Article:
They were without starting cornerbacks Tyreek Chappell and Deuce Harmon. Their absence pressed true freshman Jayvon Thomas and little-used transfer Sam McCall into action.

They were without star defensive end Shemar Turner, who was ejected midway through the third quarter.

Jamie Maury, TexAgs
The Aggies scored 21 of their 35 points in the second half while outgaining the Rebels 323-219.

They lost leading rusher Le’Veon Moss to injury early in the second half.

Yet, they didn’t fold even when they fell behind 20-0 early in the second quarter. Well, for a moment the Aggies seemed to trail by 20. Ole Miss running back Ulysses Bentley ran 11 yards for what appeared to be a third touchdown.

But the play was wiped out by a holding penalty. Another holding penalty followed. Then an illegal touching infraction. Then a short gain.

Consequently, Ole Miss kicker Caden Davis, a transfer from A&M, was called to attempt a 41-yard field goal.

Instead, Turner blocked the kick. Jacoby Mathews scooped up the loose ball and raced 75 yards for a touchdown.

Suddenly, momentum shifted.

“You don’t know what play can change it,” Fisher said. “You’ve just got to keep playing. That was a great job by our special teams to get the block and set that up.

“Momentum can change that quick and it did for us. We’ve got to learn to finish it.”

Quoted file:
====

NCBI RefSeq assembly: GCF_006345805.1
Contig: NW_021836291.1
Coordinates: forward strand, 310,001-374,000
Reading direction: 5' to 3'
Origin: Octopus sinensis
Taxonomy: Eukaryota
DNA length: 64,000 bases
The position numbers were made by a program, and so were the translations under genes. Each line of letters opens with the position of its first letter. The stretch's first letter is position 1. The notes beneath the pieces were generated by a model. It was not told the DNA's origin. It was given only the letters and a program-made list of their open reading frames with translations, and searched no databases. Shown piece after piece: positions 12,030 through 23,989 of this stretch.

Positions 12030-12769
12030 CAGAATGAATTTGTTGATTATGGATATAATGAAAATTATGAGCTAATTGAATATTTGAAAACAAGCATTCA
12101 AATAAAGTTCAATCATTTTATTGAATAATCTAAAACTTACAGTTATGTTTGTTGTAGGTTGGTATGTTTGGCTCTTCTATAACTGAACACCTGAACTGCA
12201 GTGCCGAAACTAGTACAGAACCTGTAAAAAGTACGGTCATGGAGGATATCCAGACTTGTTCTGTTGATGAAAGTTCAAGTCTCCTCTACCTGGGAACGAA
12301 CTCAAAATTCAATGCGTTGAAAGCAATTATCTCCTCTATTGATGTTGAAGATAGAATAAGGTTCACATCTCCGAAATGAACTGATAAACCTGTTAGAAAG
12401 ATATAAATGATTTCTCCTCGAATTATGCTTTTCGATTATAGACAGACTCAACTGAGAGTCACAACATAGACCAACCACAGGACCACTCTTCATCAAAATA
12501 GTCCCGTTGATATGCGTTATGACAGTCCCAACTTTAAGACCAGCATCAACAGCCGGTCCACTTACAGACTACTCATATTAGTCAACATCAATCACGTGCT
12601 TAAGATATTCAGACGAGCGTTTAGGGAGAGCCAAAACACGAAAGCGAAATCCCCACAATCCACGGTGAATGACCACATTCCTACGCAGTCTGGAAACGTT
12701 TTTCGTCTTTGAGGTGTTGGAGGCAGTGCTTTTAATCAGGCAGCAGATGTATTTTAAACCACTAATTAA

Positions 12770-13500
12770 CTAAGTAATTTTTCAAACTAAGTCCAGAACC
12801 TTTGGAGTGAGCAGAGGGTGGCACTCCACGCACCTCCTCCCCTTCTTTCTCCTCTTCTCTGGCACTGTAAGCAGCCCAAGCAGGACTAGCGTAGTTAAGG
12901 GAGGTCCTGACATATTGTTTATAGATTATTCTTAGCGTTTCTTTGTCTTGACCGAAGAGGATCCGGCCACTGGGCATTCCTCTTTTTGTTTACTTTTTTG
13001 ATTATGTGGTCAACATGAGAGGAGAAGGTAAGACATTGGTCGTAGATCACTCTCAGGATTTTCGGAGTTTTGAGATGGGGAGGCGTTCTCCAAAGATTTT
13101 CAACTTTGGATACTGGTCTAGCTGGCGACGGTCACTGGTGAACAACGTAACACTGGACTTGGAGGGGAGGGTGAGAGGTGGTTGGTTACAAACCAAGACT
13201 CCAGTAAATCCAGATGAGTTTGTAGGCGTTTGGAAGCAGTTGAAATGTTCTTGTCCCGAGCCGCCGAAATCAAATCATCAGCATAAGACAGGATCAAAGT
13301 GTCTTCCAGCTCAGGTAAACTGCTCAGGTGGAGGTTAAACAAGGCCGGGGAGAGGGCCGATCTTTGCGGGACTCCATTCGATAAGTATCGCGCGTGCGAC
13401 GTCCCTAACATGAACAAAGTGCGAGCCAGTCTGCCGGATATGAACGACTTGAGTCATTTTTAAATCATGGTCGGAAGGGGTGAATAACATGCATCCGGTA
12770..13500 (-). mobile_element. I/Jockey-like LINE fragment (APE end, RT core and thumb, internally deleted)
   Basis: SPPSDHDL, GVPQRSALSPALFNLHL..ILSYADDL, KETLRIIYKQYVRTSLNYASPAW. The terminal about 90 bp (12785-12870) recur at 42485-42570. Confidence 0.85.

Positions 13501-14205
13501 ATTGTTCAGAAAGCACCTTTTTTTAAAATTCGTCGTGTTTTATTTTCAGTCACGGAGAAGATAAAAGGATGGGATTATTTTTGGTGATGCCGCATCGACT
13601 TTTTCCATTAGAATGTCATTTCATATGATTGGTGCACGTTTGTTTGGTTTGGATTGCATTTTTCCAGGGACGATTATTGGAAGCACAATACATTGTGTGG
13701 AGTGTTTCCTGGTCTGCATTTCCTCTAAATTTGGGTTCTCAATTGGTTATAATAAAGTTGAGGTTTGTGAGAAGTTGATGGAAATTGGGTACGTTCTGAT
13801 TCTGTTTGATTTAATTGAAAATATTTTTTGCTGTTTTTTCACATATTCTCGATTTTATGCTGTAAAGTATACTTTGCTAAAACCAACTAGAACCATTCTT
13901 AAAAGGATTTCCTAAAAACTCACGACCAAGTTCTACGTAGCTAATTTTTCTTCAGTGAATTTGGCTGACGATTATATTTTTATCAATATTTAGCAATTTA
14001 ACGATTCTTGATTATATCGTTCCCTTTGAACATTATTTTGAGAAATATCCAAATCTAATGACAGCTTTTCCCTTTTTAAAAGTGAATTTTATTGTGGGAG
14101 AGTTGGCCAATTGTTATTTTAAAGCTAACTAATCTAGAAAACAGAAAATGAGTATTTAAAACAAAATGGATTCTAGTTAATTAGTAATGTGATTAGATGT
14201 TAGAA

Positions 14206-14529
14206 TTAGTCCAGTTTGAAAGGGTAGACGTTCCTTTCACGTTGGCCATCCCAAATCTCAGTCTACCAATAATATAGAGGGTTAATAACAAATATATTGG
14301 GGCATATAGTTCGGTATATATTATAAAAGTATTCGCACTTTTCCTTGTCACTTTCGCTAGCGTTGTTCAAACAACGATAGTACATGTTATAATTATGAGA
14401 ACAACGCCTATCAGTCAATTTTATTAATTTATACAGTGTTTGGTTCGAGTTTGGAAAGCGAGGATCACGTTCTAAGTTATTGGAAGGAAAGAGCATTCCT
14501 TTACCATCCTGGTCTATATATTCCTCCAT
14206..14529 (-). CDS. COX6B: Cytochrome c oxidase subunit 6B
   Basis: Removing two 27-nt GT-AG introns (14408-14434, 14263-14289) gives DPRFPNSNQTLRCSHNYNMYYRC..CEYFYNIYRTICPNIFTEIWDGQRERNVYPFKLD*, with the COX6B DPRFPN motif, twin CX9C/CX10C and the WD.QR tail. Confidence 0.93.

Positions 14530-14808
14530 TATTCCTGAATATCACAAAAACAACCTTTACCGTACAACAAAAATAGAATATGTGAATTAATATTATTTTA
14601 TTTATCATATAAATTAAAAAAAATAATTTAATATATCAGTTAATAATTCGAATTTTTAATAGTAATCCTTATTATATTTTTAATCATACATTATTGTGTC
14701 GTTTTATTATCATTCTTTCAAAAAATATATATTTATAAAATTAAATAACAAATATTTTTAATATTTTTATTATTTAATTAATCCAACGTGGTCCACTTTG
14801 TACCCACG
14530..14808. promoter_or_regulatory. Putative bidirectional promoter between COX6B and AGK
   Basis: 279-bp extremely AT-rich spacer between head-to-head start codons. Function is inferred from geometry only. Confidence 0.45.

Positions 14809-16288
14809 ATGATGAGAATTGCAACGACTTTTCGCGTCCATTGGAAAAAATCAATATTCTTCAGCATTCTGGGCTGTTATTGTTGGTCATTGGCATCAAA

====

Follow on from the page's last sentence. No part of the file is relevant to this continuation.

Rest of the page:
They came so close.

After Mathew’s score, A&M’s offense, which had not scored a managed a second-half touchdown in the last four games, suddenly looked unstoppable.

“We had to keep fighting back,” Smith said. “You have to keep throwing punches. Yeah, you’re going to get hit, but you have to come back and hit them right back.”

Jamie Maury, TexAgs
Continuing to struggle away from home, the last time Texas A&M won on the road was Oct. 16, 2021, against Missouri.

The Aggies scored touchdowns on four of their next five possessions with the football. The one that failed was a Max Johnson interception on first-and-goal at the Ole Miss 5-yard line.

Otherwise, Johnson was exceptional. He passed for 305 yards. He engineered a drive for a Moss 13-yard touchdown run to end the first half.

He led A&M to 323 total yards in the second half.

Max connected with his bother, Jake, for a 28-yard touchdown pass. He completed a clutch pass to Smith to set up an Amari Daniels 1-yard touchdown run. Max scored on a 1-yard quarterback sneak to give A&M a 35-31 lead with just 4:34 remaining in the game.

The defense could not protect the lead, though. Ole Miss easily raced downfield to reclaim with 1:40 to go.

Again, the Aggies responded. Johnson completed a clutch pass to Jahdae Walker at midfield. He hit Walker again to the Ole Miss 31-yard line. He later passed to Smith at the 29.

A tie — maybe a win — was within reach. Until Prince reached out just enough to get a finger on Bond’s kick.

Deflection. Dejection.

“It’s a one-play, one-situation game,” Fisher said. “There’s a really good football team in there with a lot of character and a lot of heart. We’ve got to find a way to get one more (play).”